Helping Your Team Influence You

Your direct reports spend a lot of time thinking how best to influence you. You probably spend time listening to them try to influence you. You can save them and yourself time and effort simply by telling them what it will take to influence you.

There are times when you’ll be making a decision for the team after getting input from team members. Although you haven’t made a decision, you’ve thought about the issue and realize that only certain kinds of information will influence your decision.

Tell people what kind of information will influence you. You might say, “I’m leaning toward combining the two groups instead of keeping them separate. I’m convinced it makes sense in terms of reliability and cost. I think it also makes sense for improving service quality, but I’m not completely sure. I’m open to being influenced about that. If you have information or thoughts about how it will affect service quality, I’m open to hearing that.”

If you were operating from a unilateral control mindset, this strategy wouldn’t make any sense. Telling people how to influence you is like helping others beat you. But in mutual learning, it’s simply being transparent about your reasoning. This helps others be accountable for the kind of information they share with you so that you can make a more informed choice. It also saves time.

Team members can use a similar approach with you or anyone else they want to influence. Rather than trying to figure out whether someone is open to being influenced, they simply ask something like, “Are you open to being influenced on this issue? I’m asking because I don’t want to take your time or my time if you’re not.”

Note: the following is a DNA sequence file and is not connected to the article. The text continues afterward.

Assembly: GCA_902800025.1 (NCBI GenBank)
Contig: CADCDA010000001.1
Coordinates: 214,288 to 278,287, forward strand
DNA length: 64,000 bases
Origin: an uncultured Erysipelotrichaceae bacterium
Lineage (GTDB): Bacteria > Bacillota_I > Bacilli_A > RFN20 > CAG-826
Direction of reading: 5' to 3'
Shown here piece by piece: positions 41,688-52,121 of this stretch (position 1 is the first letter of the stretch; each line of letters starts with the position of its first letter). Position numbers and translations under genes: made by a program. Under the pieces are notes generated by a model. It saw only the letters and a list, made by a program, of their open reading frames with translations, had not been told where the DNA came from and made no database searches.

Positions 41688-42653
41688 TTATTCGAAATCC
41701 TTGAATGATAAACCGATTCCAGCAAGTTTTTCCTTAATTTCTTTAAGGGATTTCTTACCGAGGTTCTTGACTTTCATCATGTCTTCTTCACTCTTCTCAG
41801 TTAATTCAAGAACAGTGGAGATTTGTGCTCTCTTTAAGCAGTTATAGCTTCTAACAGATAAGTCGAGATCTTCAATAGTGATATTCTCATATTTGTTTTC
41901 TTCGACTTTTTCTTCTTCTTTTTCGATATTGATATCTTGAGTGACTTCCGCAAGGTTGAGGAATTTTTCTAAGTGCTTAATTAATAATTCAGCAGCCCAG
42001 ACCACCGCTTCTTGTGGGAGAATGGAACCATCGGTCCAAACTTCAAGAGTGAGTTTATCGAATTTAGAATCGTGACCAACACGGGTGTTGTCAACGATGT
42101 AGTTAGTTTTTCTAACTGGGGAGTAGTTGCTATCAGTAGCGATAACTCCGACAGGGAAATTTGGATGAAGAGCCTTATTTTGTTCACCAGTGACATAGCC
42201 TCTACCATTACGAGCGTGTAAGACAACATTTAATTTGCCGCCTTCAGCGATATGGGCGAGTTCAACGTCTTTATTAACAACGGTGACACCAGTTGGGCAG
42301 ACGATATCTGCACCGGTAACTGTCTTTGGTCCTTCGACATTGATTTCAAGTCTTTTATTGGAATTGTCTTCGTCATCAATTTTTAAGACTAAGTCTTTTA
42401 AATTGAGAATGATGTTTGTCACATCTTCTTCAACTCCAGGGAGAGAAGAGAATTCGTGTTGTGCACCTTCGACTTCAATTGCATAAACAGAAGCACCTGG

If you say you’re still open to being influenced, the team member could ask you, “What would influence you? What kind of information would make a difference for you? I’m asking because it will help me quickly figure out if I have some information that could be useful to you.” By being curious, the team member asks you to be transparent and accountable. That enables both of you to make a more informed choice.

Excerpt from “Smart Leaders, Smarter Teams: How You and Your Team Get Unstuck to Get Results” by Roger Schwarz(Jossey-Bass, April 2013).

Roger Schwarz has been a thought leader in the realm of team leadership effectiveness for two decades. The best-selling author is an organizational psychologist and president and CEO of Roger Schwarz & Associates, an organization development consulting firm formed in 1996. His clients include the American Red Cross, The Brookings Institution, TransCanada Corporation, Chevron, the World Bank, and the U.S. Department of the Interior. Prior to founding Roger Schwarz & Associates, he served as tenured associate professor of public management and government, and assistant director at the Institute of Government at the University of North Carolina at Chapel Hill. Schwarz’s new book, “Smart Leaders, Smarter Teams: How You and Your Team Get Unstuck to Get Results,”is the follow-up to the best-selling “The Skilled Facilitator.” For information, visit www.schwarzassociates.com. Follow Roger on Twitter @LeadSmarter.

Training Top 125

Operating like a well-oiled machine, No.

From the Editor

When I first joined Training magazine in 2007, my publisher gave me a stack of magazines to read and strongly suggested I familiarize myself with Kirkpatrick’s Four Levels of Evaluation.

Digital Issue

Click above for Training Magazine's
current digital issue

Training Live + Online Certificate Programs

Now You Can Have Live Online Access to Training magazine's Most Popular Certificate Programs! Click here for more information.

Emerging Training Leaders

Spring is—finally—in the air.

By Lorri Freifeld

Twitter